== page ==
Tom Shone explores pedestrian prose from writers who stop drinking in Intelligent Life. He discovers that, from Fitzgerald to Faulkner, "none of these authors would write much that was any good beyond the age of 40", blaming their creative decline on sobriety and enforced rehab. "AA can only help weak people because their ego is strengthened by the group," said Fitzgerald. "I was never a joiner." Shone agrees, noting that:
Certainly, if what you're used to is rolling champagne bottles down Fifth Avenue beneath the light of a wanton moon or getting into the kind of bar fights that make a man feel alive, truly alive, the basic facts of recovered life - the endless meetings, the rote ingestion of the sort of clichés the writer has spent his entire life avoiding - are below prosaic.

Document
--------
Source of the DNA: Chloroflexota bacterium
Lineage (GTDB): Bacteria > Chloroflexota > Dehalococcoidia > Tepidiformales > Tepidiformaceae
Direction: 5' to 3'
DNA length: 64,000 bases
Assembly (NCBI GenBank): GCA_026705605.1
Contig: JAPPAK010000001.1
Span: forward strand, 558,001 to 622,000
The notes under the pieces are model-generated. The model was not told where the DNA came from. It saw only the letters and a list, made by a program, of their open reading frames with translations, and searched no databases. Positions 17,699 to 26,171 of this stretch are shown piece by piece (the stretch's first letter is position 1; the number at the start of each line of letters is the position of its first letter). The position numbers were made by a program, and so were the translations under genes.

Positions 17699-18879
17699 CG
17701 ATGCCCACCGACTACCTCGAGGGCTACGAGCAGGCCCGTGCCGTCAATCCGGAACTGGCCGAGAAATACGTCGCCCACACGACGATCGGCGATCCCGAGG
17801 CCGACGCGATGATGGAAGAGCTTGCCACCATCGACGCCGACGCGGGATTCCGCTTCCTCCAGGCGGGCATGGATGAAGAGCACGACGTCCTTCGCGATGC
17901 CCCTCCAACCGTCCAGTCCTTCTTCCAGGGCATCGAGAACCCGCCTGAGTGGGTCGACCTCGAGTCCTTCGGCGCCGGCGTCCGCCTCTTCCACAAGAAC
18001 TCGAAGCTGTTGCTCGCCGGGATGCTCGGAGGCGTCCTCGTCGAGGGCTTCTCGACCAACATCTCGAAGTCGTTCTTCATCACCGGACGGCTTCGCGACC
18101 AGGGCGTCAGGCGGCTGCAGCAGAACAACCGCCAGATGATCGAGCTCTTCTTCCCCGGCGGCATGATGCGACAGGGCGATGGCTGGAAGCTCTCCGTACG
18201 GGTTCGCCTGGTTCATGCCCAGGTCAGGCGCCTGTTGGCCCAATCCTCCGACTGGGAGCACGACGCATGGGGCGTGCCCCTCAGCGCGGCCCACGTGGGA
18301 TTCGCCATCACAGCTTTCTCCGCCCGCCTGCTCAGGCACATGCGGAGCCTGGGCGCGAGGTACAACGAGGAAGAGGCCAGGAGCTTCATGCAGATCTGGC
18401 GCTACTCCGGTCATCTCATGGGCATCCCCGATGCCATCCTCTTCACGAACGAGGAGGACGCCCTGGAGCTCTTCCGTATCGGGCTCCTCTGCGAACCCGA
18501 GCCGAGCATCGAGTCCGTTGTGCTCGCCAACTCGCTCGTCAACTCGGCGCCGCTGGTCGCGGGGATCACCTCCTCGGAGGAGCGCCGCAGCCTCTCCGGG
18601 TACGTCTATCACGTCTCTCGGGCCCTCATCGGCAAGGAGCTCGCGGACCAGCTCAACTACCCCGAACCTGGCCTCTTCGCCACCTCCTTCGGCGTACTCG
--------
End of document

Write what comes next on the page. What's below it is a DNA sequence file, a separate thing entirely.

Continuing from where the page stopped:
Ironically enough, the writing that resulted from these writers' battles with alcoholism (Fitzgerald's "The Crack-Up" in Esquire and John Berryman's Recovery) would have been instant bestsellers today, given the immense popularity of misery memoirs on both the Oprah and Richard and Judy book lists.
For more on literary inebriation, read Victoria Moore's account of following Papa Hemingway's "rum-soaked tracks in Cuba".